My favorite type of fishing is with topwater plugs. It’s all visual. How you work the plug, watching a fish come up from the depths to check it out, and the explosive strike that follows, is what keeps me coming back for more.
As summer fades away and the cooler days of fall show up, fish begin their seasonal movement to shallower locations as they start filling their bellies in advance of the winter. This is the perfect time to dust off those surface plugs and experience the adrenaline rush associated with topwater action.
Topwater plugs come in a variety of shapes and sizes. Essentially, the idea is to present them as a struggling or fleeing baitfish. For shapes, there’s the chugging/popper style, walk-the-dog style, swimming shapes, and variations of each. I’ve got an assortment of sizes and colors in my topwater tray, and virtually any of them will catch fish, but I do have a couple favorites that I’ve come to trust.
My go-to topwater bait is the MirroLure Top Dog. It’s a walk-the-dog style plug that has internal rattles, and it’s deadly on both fresh and saltwater game fish. My preferred colors are the blue back/silver, the black back/silver and the black back/orange belly. They do a great job of mimicking a struggling bait, and they’re almost irresistible to everything with fins. The key to any walk-the-dog plug is getting the cadence correct with your retrieve. I like to keep my rod tip down, and use short twitches as I retrieve. This makes the plug ‘walk’ left, then right, with each twitch. I make a cast, let the plug sit for at least five seconds, then start the retrieve. Sometimes the fish will hit on the first twitch. Other times, they will literally follow the plug to the boat. So it’s important to work the plug all the way back. If you get a follower, keep retrieving. Your plug might get hit several times as you retrieve. Big fish like to play cat-and-mouse. They will slap the bait, knocking it out of the water. Ultimately, they will commit, and then it’s game-on.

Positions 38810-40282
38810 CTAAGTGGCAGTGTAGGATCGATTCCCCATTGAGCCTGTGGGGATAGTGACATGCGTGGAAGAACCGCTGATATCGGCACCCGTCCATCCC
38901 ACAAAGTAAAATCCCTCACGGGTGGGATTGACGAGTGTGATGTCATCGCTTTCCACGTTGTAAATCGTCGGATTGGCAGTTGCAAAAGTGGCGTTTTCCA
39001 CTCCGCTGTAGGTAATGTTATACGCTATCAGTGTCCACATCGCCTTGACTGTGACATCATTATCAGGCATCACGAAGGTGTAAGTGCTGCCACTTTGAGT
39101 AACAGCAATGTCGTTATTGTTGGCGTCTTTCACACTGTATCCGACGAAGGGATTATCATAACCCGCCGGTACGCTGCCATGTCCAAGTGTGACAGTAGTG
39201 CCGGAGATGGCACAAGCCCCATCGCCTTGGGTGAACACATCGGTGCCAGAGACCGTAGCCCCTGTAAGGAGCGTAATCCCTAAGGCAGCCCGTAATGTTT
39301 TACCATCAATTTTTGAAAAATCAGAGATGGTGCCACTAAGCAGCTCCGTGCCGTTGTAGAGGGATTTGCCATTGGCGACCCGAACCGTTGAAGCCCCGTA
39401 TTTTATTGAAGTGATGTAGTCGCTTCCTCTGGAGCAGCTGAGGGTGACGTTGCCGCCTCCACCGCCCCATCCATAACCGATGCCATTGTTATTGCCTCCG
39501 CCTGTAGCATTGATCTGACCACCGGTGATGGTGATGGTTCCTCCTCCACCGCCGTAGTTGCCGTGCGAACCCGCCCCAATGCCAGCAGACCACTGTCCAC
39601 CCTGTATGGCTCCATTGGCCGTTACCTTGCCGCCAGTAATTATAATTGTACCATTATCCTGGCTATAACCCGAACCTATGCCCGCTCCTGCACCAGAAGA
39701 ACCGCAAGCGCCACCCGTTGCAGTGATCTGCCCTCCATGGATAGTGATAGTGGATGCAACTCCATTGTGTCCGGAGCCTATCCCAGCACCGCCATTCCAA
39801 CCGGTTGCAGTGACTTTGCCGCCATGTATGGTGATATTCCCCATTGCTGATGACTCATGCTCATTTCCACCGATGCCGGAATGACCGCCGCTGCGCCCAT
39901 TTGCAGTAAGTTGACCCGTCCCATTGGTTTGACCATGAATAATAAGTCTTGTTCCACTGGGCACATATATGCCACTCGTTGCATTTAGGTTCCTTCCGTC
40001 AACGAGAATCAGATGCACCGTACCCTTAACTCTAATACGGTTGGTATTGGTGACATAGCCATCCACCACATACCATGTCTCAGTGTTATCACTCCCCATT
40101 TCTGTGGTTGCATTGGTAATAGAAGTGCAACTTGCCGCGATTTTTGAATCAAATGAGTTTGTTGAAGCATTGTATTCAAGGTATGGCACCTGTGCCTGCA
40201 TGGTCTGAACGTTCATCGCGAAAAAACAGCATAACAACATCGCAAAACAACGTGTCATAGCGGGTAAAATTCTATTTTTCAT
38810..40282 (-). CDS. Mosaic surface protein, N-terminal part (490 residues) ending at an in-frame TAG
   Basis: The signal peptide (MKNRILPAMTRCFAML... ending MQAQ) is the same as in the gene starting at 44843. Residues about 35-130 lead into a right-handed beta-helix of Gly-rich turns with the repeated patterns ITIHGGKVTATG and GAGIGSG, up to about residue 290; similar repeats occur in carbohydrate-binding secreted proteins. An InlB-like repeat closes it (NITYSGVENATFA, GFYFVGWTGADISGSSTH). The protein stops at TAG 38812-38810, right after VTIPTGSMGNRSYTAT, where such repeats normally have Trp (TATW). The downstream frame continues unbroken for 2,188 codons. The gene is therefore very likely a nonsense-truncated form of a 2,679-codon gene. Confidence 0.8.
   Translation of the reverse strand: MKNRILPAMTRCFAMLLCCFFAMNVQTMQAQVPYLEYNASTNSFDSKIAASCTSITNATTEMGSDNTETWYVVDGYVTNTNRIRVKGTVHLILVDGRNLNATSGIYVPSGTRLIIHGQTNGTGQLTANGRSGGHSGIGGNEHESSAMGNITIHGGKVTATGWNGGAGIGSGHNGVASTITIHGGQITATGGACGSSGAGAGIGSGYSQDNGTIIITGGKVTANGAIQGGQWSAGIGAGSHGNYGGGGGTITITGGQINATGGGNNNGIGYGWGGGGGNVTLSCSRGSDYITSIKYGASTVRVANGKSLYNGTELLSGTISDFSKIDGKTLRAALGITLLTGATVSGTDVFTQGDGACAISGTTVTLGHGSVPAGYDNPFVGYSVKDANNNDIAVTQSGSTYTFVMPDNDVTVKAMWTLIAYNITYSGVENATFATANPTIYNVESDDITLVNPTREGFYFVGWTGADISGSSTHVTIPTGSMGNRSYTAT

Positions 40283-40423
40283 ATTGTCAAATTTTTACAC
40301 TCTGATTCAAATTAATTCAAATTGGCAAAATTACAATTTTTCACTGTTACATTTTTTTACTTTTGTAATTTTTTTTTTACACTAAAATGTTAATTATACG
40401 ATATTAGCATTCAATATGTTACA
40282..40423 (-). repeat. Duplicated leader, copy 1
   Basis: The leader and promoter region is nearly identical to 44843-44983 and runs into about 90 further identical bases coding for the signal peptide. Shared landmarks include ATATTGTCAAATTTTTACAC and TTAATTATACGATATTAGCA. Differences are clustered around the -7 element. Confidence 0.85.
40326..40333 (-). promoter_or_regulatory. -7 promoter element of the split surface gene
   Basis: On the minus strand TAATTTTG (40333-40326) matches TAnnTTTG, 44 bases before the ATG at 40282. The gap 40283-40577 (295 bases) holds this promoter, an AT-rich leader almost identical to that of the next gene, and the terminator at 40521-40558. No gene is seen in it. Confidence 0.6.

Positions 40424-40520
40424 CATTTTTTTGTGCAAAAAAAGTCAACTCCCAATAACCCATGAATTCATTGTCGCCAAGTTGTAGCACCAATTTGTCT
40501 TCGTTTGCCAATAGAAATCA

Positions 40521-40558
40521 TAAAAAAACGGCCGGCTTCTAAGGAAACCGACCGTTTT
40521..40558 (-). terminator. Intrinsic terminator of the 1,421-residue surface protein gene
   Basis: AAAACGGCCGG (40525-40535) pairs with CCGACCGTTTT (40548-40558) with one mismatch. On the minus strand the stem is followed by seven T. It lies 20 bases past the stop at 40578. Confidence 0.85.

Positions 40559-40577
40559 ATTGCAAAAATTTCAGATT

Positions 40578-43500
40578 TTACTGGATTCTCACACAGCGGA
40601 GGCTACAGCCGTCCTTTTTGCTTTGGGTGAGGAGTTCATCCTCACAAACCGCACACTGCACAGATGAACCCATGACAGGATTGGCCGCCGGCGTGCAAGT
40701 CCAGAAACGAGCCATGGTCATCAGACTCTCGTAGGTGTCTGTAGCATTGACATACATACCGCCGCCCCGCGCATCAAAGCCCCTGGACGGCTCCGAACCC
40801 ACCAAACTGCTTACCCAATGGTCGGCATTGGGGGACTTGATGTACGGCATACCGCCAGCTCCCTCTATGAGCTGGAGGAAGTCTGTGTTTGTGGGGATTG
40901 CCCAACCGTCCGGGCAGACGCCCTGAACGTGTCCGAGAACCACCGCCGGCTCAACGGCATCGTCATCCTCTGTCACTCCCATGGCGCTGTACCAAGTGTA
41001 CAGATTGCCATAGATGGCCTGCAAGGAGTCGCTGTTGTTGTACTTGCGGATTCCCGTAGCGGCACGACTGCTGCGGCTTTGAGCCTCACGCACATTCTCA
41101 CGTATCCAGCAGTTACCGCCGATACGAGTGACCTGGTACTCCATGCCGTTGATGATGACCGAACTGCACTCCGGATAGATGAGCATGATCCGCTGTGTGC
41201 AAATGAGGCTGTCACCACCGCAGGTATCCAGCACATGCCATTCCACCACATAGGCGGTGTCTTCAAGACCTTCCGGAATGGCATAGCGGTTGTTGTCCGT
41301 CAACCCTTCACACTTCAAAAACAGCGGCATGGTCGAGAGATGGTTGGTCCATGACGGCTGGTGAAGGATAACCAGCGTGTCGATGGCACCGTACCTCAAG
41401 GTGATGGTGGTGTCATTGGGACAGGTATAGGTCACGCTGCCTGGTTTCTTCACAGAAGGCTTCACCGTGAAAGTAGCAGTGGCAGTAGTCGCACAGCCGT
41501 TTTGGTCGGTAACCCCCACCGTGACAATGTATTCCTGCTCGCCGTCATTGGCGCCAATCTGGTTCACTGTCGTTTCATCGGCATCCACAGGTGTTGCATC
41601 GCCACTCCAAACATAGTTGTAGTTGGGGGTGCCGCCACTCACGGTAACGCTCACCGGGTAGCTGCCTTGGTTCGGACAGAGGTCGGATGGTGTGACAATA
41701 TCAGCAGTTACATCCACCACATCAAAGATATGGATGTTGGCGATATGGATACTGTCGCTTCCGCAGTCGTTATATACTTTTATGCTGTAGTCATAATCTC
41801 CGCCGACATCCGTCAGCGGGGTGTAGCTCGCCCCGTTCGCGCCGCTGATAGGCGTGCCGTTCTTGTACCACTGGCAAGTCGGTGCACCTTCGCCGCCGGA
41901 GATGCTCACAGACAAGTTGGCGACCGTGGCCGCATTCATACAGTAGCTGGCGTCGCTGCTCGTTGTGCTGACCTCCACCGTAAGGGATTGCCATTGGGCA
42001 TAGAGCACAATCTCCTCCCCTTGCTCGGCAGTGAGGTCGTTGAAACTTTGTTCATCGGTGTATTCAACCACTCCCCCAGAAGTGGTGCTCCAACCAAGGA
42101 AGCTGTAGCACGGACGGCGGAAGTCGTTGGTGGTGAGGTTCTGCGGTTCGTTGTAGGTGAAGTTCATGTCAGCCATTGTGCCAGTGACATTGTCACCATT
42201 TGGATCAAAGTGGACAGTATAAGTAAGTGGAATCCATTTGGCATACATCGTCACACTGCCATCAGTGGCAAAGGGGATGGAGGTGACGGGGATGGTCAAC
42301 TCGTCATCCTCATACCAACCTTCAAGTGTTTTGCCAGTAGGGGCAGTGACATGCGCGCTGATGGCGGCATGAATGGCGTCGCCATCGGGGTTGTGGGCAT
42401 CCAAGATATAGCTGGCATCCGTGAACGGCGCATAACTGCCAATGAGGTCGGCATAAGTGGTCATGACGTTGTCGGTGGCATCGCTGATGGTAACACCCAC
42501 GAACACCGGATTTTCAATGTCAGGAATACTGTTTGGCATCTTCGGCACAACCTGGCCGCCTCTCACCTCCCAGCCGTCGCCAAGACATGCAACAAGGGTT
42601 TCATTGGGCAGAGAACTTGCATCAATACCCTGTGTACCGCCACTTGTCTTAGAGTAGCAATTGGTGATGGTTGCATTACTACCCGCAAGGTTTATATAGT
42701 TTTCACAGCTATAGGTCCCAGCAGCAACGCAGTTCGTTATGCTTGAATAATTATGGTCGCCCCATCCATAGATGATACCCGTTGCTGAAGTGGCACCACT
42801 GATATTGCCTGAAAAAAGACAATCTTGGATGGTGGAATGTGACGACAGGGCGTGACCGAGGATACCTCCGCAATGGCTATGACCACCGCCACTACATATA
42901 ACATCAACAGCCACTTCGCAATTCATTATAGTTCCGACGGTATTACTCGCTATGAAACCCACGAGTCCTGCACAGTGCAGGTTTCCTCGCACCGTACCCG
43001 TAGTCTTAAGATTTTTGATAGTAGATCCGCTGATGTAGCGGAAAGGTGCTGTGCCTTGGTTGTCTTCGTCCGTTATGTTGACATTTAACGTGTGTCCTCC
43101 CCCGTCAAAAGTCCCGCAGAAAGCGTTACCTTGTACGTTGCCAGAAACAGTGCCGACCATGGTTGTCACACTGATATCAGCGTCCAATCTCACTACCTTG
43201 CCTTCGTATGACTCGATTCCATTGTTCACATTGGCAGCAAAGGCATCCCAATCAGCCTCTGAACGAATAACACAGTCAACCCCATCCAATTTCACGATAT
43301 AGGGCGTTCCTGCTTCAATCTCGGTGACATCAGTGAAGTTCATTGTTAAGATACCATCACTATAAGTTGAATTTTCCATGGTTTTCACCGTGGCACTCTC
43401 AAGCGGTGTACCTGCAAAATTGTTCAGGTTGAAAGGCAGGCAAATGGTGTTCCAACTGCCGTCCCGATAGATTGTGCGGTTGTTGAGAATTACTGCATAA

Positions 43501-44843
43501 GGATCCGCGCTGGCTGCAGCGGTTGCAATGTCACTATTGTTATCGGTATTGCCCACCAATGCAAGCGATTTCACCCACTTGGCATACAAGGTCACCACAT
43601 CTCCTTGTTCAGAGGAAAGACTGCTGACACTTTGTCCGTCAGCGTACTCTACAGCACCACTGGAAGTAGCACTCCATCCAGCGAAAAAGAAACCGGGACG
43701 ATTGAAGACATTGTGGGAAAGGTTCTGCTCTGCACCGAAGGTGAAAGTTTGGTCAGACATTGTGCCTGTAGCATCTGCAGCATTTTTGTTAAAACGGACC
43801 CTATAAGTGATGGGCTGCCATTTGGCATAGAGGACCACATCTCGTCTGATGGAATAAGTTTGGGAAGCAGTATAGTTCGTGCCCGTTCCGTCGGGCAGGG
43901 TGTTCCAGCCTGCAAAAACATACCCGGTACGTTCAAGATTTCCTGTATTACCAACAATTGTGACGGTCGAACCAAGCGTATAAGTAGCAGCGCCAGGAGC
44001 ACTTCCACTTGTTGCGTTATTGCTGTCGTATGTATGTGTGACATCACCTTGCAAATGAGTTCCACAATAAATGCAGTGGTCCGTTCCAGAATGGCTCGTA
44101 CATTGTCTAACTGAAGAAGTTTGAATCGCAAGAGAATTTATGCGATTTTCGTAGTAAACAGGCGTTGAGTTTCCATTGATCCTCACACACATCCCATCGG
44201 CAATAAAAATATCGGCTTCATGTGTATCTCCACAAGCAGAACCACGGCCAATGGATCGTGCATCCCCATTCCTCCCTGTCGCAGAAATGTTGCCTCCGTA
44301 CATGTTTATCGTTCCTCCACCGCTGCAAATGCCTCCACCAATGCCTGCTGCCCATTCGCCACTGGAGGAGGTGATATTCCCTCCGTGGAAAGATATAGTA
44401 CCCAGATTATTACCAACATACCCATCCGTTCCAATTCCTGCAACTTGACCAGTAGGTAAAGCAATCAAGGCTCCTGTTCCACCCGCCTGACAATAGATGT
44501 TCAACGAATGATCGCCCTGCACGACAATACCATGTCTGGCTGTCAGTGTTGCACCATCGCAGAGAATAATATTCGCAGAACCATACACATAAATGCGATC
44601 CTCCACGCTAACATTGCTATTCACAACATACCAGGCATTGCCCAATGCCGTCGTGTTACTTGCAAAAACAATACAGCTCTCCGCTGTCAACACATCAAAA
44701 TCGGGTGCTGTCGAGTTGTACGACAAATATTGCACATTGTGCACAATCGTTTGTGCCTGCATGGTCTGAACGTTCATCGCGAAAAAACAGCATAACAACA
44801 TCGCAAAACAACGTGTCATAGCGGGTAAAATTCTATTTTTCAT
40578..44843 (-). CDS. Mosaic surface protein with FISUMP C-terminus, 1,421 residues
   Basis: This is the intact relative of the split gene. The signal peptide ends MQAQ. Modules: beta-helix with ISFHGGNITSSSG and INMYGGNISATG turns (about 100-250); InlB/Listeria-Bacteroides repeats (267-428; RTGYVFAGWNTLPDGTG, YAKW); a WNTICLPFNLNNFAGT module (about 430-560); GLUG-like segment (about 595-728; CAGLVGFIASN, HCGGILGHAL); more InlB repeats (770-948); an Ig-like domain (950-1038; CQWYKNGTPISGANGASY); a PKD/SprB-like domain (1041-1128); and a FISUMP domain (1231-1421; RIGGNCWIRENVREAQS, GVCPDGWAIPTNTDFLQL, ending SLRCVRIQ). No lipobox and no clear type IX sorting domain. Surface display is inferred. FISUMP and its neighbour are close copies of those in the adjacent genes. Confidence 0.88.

My other favorite is the chugging/popper style. Chuggers create a lot of commotion on the retrieve. The Chug Bug has been around for decades, and it’s produced a lot of fish. Again, I like the blue/silver and the orange/white color combos. The cast/retrieve formula is similar to the Top Dog, except I tend to slow down the cadence and use more forceful twitches to really displace some water with each pull. It’s hard to fish this plug wrong. Just remember to keep things at a slower pace. The strike will seem as though it comes from nowhere, and the fish will virtually hook itself.
One skill you should learn is how to tie a loop knot. The open loop, versus the knot cinched down on the eye, allows the bait to work more freely and you get a better action from your plugs.
You can get a great idea of how effective these plugs are by watching the Nuts & Bolts of Fishing Topwater episodes in our video library on CarbonTV.com, and we show how to tie the loop knot in our Pro Tips segments on the Nuts & Bolts of Fishing website. Topwater plugs will fool fish from Oregon to Georgia. Spotted bass, smallmouth, stripers, pike and muskies in freshwater, and redfish, speckled trout, dolphin, sharks and mackerel in the salt. So add a few to your tackle box this fall and get ready for some explosive fishing fun.